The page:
Friday, July 4, 2008
Brain Police - Beyond the Wasteland
Someday in the future, when they've demolished the world and taken over each nation with their impassioned brand of fuzzed-out, monster-riff stoner rock, it'll be possible to talk about Brain Police without mentioning that they're from Iceland. But until then, the boys of BP, as they're known by their legions of fans, will have to get used to the rest of the world constantly referring to their country of origin.
Why? Well, there aren't too many places as foreign or remote to America as Iceland. Even the name conjures up fantastic images of prehistoric worlds or sci-fi planets (of course, those of us in the know learned a long time ago that Iceland has been named with Norway the most developed Nation in the world and enjoys a greater amount of economic freedom and civil liberties than we do in the USA, but I digress). Still, it's relative remoteness lends a certain romantic imagination about the island nation. Adding to that, the only popular Icelandic musical exports have been the Sugarcubes, Bjork and Sigur Ros, not necessarily what you'd call full on kick in the balls rawk and roll. So, I think I can be forgiven for suddenly being floored that the monolithic riffs blasting out of the Ripple speakers come from just south of the Arctic circle.
But, motherfucker, they do.
And what a godly assault of vertebrae rocking stoner metal it is. Huge in their native land, racking up top ten singles and being praised as one of Iceland's greatest band, the Brain Police have been a tightly kept secret outside Icelandic shores. But not any more. Now signed to Small Stone Recordings and benefiting from world-wide distribution, the word is getting out in a big way. And here at the Ripple office, we got the disc baby and we're gonna tell the world what the good folks of Reykajavik already know. BP rules.
Playing a pure brand of groovy-bottomed, stoned heavy rock, Brain Police is a direct assault of turbocharged, high energy, 70's riff maddened rock and roll. Give it a listen and it'll hook you as effortlessly as it hooked me. Two seconds into the opening track, "Rooster Booster," I was already grooving to the stuttering riff, dropping down with the perfect bass heavy groove. This is stoner rock for the highways, an anthem to the open road and unexplored spaces that needs to be made the lead-off cut on any roadtrip compilation playlist ever to be recorded. I defy you to plunge into that tune without once, not once, grooving your head in a headbobbing salute to the masters. If you can, then you're just wound up too tight. Jens Olafsson's vocals tinge with just the right amount of melodic gruffness to be smooth, yet rough, and don't even get me started on Bui Bendtsen's fuzzed out brief but effective guitar solo.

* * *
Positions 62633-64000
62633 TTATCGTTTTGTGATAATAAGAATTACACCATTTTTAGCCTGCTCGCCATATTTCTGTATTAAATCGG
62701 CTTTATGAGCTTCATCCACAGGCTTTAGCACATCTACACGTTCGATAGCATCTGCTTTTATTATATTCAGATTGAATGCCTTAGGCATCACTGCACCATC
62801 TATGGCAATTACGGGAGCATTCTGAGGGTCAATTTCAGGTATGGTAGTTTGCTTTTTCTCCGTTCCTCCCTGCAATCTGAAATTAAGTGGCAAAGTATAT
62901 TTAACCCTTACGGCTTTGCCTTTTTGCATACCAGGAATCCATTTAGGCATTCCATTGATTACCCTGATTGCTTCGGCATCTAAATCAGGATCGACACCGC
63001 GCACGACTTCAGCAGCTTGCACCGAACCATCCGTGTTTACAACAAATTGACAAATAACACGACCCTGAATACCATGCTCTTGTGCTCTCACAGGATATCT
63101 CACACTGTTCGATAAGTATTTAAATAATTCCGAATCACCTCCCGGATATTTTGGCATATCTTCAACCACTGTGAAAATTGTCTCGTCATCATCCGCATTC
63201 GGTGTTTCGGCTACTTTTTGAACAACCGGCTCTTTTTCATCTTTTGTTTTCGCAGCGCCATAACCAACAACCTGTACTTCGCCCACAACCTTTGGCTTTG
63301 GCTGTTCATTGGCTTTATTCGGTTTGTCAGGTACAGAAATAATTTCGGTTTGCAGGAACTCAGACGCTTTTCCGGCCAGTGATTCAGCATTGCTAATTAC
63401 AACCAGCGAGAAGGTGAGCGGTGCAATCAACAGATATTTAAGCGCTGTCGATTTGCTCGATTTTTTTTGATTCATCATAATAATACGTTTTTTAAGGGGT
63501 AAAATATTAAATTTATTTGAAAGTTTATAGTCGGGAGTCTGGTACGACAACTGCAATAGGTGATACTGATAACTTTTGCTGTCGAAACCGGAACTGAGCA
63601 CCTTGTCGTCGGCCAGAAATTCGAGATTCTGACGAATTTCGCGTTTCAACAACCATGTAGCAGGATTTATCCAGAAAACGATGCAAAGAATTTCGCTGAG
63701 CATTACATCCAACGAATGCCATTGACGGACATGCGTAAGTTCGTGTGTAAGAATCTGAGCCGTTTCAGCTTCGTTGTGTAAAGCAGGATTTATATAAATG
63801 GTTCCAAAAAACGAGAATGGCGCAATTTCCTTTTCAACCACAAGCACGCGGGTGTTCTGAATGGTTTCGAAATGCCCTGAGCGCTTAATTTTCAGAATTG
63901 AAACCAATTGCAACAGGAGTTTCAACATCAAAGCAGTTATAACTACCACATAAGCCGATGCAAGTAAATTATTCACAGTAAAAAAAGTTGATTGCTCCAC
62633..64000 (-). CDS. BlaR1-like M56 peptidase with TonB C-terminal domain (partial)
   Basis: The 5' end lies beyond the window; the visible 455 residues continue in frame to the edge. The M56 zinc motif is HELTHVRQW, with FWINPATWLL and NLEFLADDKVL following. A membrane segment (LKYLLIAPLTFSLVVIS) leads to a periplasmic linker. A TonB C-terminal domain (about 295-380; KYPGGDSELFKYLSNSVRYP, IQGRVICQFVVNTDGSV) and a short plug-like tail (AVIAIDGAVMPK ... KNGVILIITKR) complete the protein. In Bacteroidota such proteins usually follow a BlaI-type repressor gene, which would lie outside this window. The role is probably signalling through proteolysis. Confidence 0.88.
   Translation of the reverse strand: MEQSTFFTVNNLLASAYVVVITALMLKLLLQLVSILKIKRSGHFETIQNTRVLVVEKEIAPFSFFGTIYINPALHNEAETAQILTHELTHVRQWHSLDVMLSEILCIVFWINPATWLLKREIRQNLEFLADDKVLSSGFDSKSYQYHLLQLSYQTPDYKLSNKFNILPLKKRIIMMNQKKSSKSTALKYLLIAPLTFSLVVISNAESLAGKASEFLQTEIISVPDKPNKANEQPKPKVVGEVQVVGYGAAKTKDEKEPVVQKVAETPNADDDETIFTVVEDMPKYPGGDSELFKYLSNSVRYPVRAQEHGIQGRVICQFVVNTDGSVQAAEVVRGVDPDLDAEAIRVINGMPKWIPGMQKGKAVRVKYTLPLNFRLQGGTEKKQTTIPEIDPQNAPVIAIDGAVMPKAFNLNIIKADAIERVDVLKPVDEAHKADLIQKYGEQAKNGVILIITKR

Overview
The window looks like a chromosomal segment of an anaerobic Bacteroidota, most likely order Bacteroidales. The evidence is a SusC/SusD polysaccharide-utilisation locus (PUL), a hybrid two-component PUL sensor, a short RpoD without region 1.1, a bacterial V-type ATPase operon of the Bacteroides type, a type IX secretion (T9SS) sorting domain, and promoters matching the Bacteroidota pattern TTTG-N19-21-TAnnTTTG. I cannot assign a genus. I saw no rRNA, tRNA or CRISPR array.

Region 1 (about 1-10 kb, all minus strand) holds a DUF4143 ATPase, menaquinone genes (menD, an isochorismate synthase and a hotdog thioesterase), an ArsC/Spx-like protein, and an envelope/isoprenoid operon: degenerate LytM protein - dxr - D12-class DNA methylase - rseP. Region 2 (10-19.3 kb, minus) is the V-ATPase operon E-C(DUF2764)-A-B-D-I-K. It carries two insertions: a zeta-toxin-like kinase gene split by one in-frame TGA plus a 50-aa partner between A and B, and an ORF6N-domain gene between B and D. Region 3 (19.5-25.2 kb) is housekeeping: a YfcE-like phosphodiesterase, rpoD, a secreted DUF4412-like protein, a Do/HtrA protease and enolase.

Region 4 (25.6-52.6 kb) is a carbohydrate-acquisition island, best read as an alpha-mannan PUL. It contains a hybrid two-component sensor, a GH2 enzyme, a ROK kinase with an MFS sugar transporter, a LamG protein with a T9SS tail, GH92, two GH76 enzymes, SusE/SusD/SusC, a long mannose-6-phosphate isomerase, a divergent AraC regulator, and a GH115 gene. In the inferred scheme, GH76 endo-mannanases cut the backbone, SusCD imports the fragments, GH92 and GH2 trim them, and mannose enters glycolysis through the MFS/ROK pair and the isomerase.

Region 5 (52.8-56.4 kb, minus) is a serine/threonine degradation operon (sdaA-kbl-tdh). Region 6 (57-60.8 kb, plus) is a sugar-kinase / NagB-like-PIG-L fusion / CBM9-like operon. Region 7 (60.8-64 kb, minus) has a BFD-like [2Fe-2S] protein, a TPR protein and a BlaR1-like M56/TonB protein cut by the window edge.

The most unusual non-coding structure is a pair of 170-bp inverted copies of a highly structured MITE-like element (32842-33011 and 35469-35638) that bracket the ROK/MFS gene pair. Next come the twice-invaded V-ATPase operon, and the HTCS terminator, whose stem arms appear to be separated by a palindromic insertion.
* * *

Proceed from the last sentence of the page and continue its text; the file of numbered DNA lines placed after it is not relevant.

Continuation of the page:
Perhaps no other songs sums up what the boys are about better than "Hot Chicks and Hell Queens," a blistering, nitro-fueled explosion of riff, bass and thundering drums. Here, the boys lay out their life philosophy, their reason for existence. After screaming to take over your women, they lay it out. "Please be there/we're all slaves to the sound/this is all there is/this is all we need," Olafsson sings over the unfaltering poundng beat belted out by drummer Jon Bjoran Rikardsson and Hordur Ingi Stefansson on bass. The song is passion in action, a thunderburst of stoner metal. Women and music, baby. Women and music.
Bearing all the expected stoner rock influences, shades of Kyuss, Fu Manchu, Monster Magnet, plus an untold load of seventies riffmeisters, I've heard people complain that the genre of stoner rock is a redundancy, hairy guys belting out recycled seventies riffs. To which I say, "hang tight, grampaw." Brain Police aren't reinventing the wheel here, there playing rock and roll. What matters is the musicality that they bring to the scene, the intensity and honesty with which they belt it out. Forget the past, that doesn't matter anymore. All that matters is the sound coming to you right now. And to that regard, we have deemed it good. Fucking good.
"Black Tulip,' rages back, swirls of Fender Rhodes swirling underneath the distorted blues-inflected riff. "Thunderbird," by all rights should be a stoner rock classic, a can't miss looping bassline pinned under a swooping, slightly spaced riff and cosmic tones. Olafsson gives his best vocal performance, his holding of tone perfect, locked into the tight melody. "Snake," lurches out with a fantastically distorted bass groove, the snare popping on top before the first shades of fuzzed guitar layer on. Then the song takes off straight into a chorus that you'll find yourself humming days after you've last played it. "Mystic Lover," rocks with space guitar supernovas, "The Baron," is a full on assault of riff, rhodes and melody. "Leo," circles somewhere around the constellation cannabis, while "Master Volume," brings in the tones of the Sabbath forefathers of it all. There's not a weak track here, all the way to the closer "Sweet Side of Evil." It's all just one blissed out heavy rock ride.
For those who've become a bit jaded to the stoner scene, afraid it's all been done and played out. I got news for you. As long as there are beards, bongs and garages loaded with amps and effect pedals, the scene won't go away. Too many of us get off on that crazy groove of stoner rock done right. If you look hard enough, you'll find there are still boys out there, fueled with passion and a jet fuel load of energy, who can still bring it on home. Even if that home is in Iceland.
buy Brain Police here: Beyond the Wasteland
These videos don't come from the Wasteland album, but give a sampler of taste.